Families of Boeing 737 MAX crash victims urge DOJ to issue $24B fine

Boeing 737 MAX at the assembly line in Renton
Thiago B Trevisan / Shutterstock.com

Families of some of the victims that perished in two Boeing 737 MAX crashes in 2018 and 2019 have urged the United States Department of Justice (DOJ) to fine the planemaker $24 billion and move ahead with criminal prosecution.  

In a letter sent to the DOJ on June 19, 2024, Paul Cassel, a lawyer representing 15 families, said the large fine was justified because Boeing’s “crime is the deadliest corporate crime in US history” and therefore “legally justified and clearly appropriate”. 

In May 2024, the DOJ decided that Boeing violated its 2021 deferred prosecution agreement put in place following the 737 MAX fatal crashes in 2018 and 2019.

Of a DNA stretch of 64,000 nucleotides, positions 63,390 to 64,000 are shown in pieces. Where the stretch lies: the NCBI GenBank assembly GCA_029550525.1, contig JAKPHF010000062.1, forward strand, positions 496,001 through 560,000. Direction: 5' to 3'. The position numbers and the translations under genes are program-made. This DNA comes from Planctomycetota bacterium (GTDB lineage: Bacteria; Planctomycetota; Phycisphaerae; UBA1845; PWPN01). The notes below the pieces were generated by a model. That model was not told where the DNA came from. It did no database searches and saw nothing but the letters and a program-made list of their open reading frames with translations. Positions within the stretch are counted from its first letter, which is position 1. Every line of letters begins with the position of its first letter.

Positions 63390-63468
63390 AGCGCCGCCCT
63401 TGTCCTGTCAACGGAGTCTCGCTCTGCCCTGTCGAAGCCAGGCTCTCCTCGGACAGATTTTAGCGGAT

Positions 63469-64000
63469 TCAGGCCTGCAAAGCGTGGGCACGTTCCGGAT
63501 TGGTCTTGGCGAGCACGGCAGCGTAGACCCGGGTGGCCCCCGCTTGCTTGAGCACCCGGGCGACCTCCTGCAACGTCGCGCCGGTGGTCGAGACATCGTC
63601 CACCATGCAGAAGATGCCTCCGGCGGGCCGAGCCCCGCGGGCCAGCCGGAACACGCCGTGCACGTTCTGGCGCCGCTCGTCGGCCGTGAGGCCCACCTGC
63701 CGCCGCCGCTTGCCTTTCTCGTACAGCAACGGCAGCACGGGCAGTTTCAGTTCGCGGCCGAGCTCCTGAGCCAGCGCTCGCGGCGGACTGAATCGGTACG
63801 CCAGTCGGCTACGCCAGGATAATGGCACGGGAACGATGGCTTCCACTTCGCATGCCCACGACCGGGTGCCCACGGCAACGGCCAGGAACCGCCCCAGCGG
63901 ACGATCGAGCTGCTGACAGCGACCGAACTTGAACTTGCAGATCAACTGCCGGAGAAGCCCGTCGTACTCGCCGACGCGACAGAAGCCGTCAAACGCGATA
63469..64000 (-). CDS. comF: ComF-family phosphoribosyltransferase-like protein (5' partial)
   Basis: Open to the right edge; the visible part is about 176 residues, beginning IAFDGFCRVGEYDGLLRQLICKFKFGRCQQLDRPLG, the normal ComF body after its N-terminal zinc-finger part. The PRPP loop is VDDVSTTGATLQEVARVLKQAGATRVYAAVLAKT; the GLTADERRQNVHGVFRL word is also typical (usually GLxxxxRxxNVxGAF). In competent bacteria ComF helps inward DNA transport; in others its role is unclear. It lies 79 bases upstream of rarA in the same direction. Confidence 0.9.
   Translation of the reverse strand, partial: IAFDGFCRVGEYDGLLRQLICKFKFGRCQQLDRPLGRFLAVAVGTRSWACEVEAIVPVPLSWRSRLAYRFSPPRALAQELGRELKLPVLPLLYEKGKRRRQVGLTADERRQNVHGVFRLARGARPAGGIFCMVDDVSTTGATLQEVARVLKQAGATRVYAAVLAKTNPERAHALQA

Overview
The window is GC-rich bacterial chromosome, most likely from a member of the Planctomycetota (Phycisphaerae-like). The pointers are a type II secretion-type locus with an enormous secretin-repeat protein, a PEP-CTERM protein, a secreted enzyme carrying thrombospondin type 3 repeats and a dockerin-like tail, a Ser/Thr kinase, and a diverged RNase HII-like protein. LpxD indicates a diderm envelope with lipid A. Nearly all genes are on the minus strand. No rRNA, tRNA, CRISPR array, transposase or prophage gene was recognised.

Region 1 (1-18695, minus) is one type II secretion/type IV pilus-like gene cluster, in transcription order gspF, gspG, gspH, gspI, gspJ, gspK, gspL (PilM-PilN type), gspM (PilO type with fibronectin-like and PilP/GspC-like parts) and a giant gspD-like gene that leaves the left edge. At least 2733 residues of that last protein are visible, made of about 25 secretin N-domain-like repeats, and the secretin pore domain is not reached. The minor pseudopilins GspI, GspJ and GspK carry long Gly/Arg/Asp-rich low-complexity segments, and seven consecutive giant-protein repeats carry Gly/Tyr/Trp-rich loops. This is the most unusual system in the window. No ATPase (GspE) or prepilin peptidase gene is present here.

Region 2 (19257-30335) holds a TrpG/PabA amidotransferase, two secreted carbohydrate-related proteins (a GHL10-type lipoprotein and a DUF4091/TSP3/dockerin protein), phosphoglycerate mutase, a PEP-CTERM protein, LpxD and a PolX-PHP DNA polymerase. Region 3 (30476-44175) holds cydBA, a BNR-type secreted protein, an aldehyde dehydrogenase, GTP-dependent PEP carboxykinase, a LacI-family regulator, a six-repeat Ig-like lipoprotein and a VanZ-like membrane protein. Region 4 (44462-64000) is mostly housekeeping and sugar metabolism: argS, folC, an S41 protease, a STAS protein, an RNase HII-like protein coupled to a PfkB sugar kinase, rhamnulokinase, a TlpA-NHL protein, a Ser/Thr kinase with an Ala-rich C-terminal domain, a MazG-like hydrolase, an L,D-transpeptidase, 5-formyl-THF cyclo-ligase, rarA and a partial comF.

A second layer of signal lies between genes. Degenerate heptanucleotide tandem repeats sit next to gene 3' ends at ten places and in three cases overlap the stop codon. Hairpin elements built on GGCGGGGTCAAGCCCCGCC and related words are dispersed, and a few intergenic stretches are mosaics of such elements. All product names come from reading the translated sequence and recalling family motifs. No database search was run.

Under the agreement, Boeing was forced to pay a $2.5 billion settlement and agree to abide by several conditions in the future.   

The DOJ found that Boeing violated that agreement when a plug door separated from an Alaska Airlines 737-8 MAX on January 5, 2024, just two days before it was set to expire.  

Last week Boeing denied it had violated the 2021 deferred prosecution agreement. The DOJ has until July 7, 2024, to inform a judge how it wishes to proceed.  

The letter was sent on behalf of the victim’s relatives after Dave Calhoun, the CEO of Boeing, appeared in front of senators at the Subcommittee on Investigations in Washington DC. 

There Calhoun was grilled about “Boeing’s broken safety culture” and asked why he had not resigned since the Alaska Airlines incident.  

In 2018 all 189 people on Lion Air Flight 610 died in a crash and in 2019 Ethiopian Airlines Flight 302 crashed killing all 157 onboard. Both planes were Boeing 737 MAX aircraft.  

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